Carlos liked most of the Mejicanos he met. He even hung out with a few of them in prison. But there was too much of a culture difference between him and the Mejicanos. Very few of them spoke English, and if they did it was always broken, and Carlos’s Spanish wasn’t that great. So, in prison Carlos mostly hung out with Chicanos, even though problems came with that. Most Chicanos, like Carlos, joined one gang or another, and that meant they were going to be an ally or an enemy. Unlike the Chicanos who flocked to one prison gang or another, the Mejicanos just flocked to other Mejicanos. Being from Mejico was probably more important to them than belonging to a gang. So in prison Carlos never felt like Mejicanos were potential enemies, just people trying to do their time.
Yet, even sitting here among the Mejicanos at work he felt alone, his Spanish was nowhere close to being equal to their rapid talk. Carlos just listened the best he could to what they said between themselves. He also wondered why he was the only Chicano among them. Did all the other Chicanos have better jobs? Did the Mejicanos only work here because they couldn’t find better work somewhere else? Probably, the Mejicanos working here were illegal. From listening to their Spanish he had his feelings about the matter, and he was sure that a few of them wouldn’t want to be asked to show their green cards.
The day got cooler as it came closer to quitting time. Carlos’s own body odor smelled rancid to him. It made him feel like a speed freak on a week runner, not showering that whole time. Carlos wasn’t used to being dirty and sweaty. But he forced himself on, knowing that this was the start of his new life, perspiration and all. The only problem was that working like a wetback wasn’t what he imagined for himself after getting out of prison. He pictured himself in a cool office making 20 bucks an hour, telling others what to do. But then again, at least he was free. §
Antonio C. de Baca spent 10 years in the Idaho State Prison. He attends Boise State University, where he writes and studies engineering. He is the recipient of an honorable mention for fiction from the PEN American Center. He can be reached at email@example.com.
Read "Getting out (Part I) here:
Getting out (Part I)
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Window washing across America: God, giving and the Gulf
Who could say they’d washed windows in over thirty towns throughout the western United States? Who would want to?
God, giving, and the Gulf
By Ben Leroux
In the summer of 2003, I discarded all I owned and loaded a troubled 1975 Plymouth with clothes, books, a guitar, a cat named Reggie, and $17.94 worth of window-cleaning equipment. I drove across the United States, stopping in nowhere towns, pail and squeegee in hand, cleaning windows for another day’s pittance. Free of any attachments, I floated vaguely east, wandering in a private stratum without itinerary or expectation. I became a true outsider, a fugitive from the banal, suffocating cycle of madness that passes for a “normal life” today in America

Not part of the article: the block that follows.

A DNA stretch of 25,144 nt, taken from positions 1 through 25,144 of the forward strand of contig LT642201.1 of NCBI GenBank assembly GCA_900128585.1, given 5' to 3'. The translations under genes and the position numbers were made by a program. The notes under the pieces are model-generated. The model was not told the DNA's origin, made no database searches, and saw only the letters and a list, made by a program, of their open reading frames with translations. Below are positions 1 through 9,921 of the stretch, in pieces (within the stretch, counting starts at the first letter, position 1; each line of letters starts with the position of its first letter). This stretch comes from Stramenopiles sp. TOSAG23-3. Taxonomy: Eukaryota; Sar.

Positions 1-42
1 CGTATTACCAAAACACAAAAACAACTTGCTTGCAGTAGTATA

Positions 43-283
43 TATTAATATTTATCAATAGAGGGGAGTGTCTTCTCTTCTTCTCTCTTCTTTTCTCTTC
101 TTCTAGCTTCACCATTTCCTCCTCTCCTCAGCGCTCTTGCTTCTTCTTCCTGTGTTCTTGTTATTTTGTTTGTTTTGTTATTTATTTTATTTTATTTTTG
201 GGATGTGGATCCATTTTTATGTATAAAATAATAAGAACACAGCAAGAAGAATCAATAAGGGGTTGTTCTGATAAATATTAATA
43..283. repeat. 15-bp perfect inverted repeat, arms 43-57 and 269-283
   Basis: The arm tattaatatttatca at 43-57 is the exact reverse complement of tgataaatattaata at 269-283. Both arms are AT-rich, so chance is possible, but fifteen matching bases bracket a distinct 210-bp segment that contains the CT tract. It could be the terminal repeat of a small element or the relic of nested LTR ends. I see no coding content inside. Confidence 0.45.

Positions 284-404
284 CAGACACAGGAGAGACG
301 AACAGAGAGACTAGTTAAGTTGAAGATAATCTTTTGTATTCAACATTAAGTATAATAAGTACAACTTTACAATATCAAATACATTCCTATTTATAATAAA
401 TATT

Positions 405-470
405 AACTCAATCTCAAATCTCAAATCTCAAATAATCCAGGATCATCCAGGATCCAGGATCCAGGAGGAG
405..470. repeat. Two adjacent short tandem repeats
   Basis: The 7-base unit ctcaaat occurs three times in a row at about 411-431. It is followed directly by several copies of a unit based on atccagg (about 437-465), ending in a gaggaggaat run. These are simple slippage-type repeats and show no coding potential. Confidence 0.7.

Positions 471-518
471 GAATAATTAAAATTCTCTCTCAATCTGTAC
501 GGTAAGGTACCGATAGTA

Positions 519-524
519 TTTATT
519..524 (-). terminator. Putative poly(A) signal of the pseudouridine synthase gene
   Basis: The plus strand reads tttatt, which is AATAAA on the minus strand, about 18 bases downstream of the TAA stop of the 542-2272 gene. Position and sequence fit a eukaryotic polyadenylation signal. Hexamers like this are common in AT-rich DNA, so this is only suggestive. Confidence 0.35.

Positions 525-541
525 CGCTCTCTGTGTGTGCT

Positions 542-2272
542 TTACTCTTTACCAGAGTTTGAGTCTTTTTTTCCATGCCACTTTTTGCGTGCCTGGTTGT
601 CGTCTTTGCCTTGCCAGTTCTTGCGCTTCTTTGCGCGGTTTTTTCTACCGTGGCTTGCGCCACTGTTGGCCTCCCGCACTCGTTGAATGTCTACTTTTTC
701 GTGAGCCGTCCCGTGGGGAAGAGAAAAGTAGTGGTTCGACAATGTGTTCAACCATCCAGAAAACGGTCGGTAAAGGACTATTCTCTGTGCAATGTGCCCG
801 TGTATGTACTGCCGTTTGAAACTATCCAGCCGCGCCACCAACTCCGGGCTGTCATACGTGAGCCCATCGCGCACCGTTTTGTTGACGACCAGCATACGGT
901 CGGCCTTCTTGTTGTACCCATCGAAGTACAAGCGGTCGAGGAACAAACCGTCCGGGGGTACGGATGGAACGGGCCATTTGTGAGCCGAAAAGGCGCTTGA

It’s evening in Port Lavaca, Texas, and families in campers are pulling up to a set of concrete stairs that the Gulf of Mexico gently laps. Across the port are the lights of a town called Point Comfort. There’s a sweet breeze, and streaks of pink and lavender threading dark blue clouds. If you took a pen and a map and connected the thirty-one towns I’d washed windows in, the route would dead-end southeastward here at these steps.
The families get out with fishing gear and set up little operations comprised of bait tables, tackle boxes, coolers, and light-playing radios. Some of them fish from the steps while others venture over to rickety old splinter-beds that were once piers. Silver fish are leaping out of the water teasingly. I’ve noticed some changes in nature here on the gulf. There are long, sleek grasshoppers, menacing-looking mosquitoes, and birds with elongated tails and beaks. Maybe Port Lavaca was the place for an ending. Who could say they’d washed windows in over thirty towns throughout the western United States? Who would want to? It’s time to go find the town Wal-Mart.
The morning starts at an old downtown building that is an amalgamation of photography studio, museum, chamber of commerce, antique store, and real estate office–Port Lavaca’s bridge from the past to the future. Jim, the proprietor is on the phone, and motions for me to wait, so I wander around looking at real estate flyers and wall photos that chart the history of Port Lavaca: Indian raids, a shipping industry boom, slavery, wars, hurricanes, fishing, bankruptcy, and more hurricanes. Curiously, there are also recent photos of alligators on the walls.
Jim comes to me the way you’re taught in business school, as if everyone is a potential somebody. Little does he know.
“What’s with these gator photos?” I ask Jim. “Did you go to Louisiana to shoot these? You certainly got close.”
“Let me show you something.” He takes me to the back of the place to a wall and opens a cabinet. Inside is a huge, flat-screened computer monitor. Clicking a mouse, Jim pulls up a gallery of alligator photos, and in digital clarity shows me close-ups of the Jurassic-sized gator and its blue-green bumps. In some shots the gator hides in brush, in others he frolics out in open water near concrete steps.
“Hey, those almost look like the steps I sat on last night. Wait, they are.”
“Gator sightings are rare,” says Jim.
“Still, I like to know my surroundings. Next, you’ll tell me there are deadly snakes in that bay.”
“Water moccasins. But they and gators mostly stick to the creeks. It’s rare for them to come out in the open water.”